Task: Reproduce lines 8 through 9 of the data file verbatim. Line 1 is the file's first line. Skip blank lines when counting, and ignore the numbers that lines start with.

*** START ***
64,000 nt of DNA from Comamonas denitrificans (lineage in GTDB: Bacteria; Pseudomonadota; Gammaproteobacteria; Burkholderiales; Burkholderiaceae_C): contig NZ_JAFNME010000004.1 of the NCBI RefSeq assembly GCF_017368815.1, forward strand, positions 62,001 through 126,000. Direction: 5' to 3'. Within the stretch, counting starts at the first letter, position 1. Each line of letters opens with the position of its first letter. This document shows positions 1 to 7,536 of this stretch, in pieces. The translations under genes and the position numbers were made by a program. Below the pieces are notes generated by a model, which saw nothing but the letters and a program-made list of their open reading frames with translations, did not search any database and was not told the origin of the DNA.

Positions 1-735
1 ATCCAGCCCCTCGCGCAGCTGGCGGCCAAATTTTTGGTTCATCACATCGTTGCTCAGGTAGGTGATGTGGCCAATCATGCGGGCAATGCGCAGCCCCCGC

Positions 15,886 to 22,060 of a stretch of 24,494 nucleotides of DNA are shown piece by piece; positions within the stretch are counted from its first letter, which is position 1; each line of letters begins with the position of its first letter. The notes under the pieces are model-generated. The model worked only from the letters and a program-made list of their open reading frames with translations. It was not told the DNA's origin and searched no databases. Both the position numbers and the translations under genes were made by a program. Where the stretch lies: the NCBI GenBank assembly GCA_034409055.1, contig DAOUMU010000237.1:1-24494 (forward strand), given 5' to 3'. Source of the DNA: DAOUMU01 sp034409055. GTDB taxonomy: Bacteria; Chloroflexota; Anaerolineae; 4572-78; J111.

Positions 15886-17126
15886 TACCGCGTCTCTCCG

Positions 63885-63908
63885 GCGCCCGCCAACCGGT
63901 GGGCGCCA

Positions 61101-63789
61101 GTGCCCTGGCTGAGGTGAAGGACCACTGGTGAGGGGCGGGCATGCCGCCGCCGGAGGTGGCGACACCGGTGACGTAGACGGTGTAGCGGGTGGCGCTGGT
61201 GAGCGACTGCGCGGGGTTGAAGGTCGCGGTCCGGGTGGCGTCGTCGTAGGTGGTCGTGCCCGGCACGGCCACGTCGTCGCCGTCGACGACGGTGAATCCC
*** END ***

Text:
63885 GCGCCCGCCAACCGGT
63901 GGGCGCCA